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Have any Phillies besides Aaron Altherr improved this year?

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I wasn't alone in hoping that this season would bring about improvements from key Phillies. We know that hasn't happened for Odubel Herrera and Maikel Franco, but has anyone improved so far this year?

Charles LeClaire-USA TODAY Sports

I was never as optimistic as some going into this season. I didn't think the Phillies could come reach .500 for the year, but I did think they could crack 70 wins once again, and maybe even get to 75 wins for the first time in 5 years.

But when it came down to it, I didn't really care about wins and losses this year. And, despite the huge number of losses piling up, I still don't.

What I cared most about going into the season was that key young players showed improvement this year. Not necessarily break out to become the next MLB star (though that would have been nice), but show that they are heading on the right trajectory to being meaningful long-term contributors to this team.

Well, with the Phillies entering June as the worst team in baseball, it doesn't take a lot of work to realize there hasn't been much improvement. We know that Odubel Herrera and Maikel Franco have been huge disappointments -- to the point of being benched and, in Franco's case, being considered for a demotion to the minors.

But has anyone on the team not named Aaron Altherr shown improvement over last year? That's what I wanted to find out on this off-day. And, as you can imagine based on the team's performance so far, the results are ugly.

Below is a chart of the Phillies performances this year and last year. The numbers in the chart are adjusted fWAR. For my purposes here, I've adjusted each player's fWAR for a 600 plate appearance season for hitters, a 200 inning season for starting pitchers, and a 70 inning season for relief pitchers.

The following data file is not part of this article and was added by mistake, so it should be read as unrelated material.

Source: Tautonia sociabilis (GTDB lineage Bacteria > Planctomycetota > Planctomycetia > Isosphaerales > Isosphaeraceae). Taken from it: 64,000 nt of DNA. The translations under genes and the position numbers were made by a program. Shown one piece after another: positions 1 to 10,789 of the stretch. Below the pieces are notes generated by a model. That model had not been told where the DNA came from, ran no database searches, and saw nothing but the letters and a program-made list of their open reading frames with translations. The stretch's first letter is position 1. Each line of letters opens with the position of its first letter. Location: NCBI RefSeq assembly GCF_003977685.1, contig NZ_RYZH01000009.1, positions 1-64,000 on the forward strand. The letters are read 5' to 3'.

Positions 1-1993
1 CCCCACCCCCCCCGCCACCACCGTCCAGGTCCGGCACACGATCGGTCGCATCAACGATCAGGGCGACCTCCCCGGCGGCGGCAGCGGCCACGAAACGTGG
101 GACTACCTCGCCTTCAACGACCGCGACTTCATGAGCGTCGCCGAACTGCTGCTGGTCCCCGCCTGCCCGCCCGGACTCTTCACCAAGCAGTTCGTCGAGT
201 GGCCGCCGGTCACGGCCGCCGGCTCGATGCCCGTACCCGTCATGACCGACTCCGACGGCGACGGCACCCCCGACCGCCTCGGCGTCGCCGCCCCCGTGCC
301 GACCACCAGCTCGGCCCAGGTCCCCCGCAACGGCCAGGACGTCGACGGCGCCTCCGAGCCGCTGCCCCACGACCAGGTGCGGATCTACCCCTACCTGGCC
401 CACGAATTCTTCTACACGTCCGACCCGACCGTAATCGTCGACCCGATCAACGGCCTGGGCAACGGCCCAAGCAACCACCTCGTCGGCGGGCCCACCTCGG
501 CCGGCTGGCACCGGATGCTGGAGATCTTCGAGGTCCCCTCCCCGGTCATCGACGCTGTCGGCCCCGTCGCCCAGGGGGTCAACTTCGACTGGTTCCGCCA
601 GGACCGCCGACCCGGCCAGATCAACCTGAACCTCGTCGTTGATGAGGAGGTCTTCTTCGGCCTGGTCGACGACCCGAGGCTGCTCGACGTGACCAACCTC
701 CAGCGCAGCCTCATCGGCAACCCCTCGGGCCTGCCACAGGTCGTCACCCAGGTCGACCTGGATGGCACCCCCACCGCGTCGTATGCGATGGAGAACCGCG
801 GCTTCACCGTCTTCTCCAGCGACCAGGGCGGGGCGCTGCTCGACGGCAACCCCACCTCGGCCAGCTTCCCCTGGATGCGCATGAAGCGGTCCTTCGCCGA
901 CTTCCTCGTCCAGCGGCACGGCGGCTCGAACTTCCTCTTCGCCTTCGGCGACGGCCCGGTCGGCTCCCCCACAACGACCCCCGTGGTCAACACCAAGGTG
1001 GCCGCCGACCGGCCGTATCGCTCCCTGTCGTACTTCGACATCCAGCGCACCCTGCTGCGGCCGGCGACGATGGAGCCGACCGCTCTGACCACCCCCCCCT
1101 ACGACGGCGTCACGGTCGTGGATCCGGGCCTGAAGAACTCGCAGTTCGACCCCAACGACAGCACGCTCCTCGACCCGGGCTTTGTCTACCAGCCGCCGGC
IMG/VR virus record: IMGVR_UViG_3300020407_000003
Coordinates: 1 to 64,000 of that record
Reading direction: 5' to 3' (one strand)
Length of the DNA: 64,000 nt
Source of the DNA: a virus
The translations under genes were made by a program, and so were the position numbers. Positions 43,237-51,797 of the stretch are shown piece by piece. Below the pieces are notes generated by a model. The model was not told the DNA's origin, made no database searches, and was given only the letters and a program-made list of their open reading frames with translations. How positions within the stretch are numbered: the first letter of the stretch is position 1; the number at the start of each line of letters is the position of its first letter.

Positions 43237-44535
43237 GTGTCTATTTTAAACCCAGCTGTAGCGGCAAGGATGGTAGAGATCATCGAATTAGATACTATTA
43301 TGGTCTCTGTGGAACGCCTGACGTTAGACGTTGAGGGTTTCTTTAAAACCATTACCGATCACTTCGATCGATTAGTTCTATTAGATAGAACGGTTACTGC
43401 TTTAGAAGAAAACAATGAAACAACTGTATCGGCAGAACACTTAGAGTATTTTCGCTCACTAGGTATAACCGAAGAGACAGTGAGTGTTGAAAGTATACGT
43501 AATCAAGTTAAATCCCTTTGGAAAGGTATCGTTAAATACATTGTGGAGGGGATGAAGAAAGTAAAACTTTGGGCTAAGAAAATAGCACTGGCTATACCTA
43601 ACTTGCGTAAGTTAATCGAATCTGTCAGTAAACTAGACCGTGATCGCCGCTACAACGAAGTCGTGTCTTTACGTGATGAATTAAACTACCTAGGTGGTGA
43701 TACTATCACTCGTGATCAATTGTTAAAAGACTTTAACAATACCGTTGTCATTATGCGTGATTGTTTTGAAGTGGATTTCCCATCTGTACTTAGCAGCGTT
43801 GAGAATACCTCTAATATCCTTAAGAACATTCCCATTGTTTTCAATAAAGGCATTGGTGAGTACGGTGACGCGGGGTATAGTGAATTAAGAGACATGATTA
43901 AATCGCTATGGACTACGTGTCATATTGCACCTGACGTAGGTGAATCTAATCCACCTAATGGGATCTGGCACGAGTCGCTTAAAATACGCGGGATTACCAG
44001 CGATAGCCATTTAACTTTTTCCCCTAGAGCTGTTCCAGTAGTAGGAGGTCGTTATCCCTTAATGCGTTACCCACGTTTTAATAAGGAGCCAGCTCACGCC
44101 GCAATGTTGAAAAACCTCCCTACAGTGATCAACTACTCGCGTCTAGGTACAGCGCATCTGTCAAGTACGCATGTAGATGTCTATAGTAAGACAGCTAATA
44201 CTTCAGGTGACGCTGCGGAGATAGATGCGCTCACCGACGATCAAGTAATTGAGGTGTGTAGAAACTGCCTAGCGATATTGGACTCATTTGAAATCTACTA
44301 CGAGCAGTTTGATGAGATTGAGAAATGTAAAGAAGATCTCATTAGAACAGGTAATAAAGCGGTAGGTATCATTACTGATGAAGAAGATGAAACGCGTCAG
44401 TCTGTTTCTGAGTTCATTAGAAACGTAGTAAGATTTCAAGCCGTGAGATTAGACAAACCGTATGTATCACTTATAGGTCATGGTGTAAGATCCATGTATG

So, for instance, Altherr had a -0.3 fWAR last year in 227 plate appearances. Translated to 600 plate appearances, that comes to -0.8. This year, he has 1.1 fWAR in 165 plate appearances, which becomes 4.0 in 600 plate appearances.

This isn't a perfect way to show how a player has done each season, but it makes for useful comparison, a more useful comparison than using rate states such as wOBA or OPS+, which don't account for defense or base-running (which fWAR does).

The final column on this chart shows the difference from 2017 to 2016. A positive difference means there's been improvement. Here are the Phils this year ranked from most improved to least (with players who didn't play last year omitted, as well as Clay Buchholz since he's done for the year):

improve

As usual with charts like this, green is good, and red is bad. And, not surprisingly given how bad the team has been this year, there's a whole lot of red here.

What's more disconcerting is that in the green, there aren't many players who really inspire confidence for the future. Daniel Nava and Howie Kendrick have performed well this year, but in very limited playing time. Plus, it's hard to see them part of the Phillies of the future. Pat Neshek has been excellent in relief, but he's also not a part of the Phils' long-term plans. And Luis Garcia's improvement comes only because he has contributed nothing positive or negative this year, whereas last year he was a negative.

Only the previously mentioned Altherr and Jerad Eickhoff are reason for excitement. Altherr has shown the potential that many of us were excited to see from him last year before he was injured. He will probably be the Phillies' lone All-Star representative, and is young enough that he could be part of the team's outfield plans for several years. And Eickhoff is showing he can be a soild part of the rotation in the future. He is on track to post 3 or more fWAR for the season and is improving over last year. That's excellent for a young pitcher.

Beyond that, though, no one is improving, and many players have gone backwards. The list of players in pink and red on this chart is depressing. Many of them were players that we were hoping would show, at the very least, signs of improvement this year, if not more. At least one or two of them were players we hoped would possibly breakout this year.

Instead, we have a crop of mostly young players who are doing their best impersonation of aging veterans -- declining from year to year. Whether it's the coaches who are trying to work with these guys or the players themselves, something has to change so that this list in the future has a lot more green on it.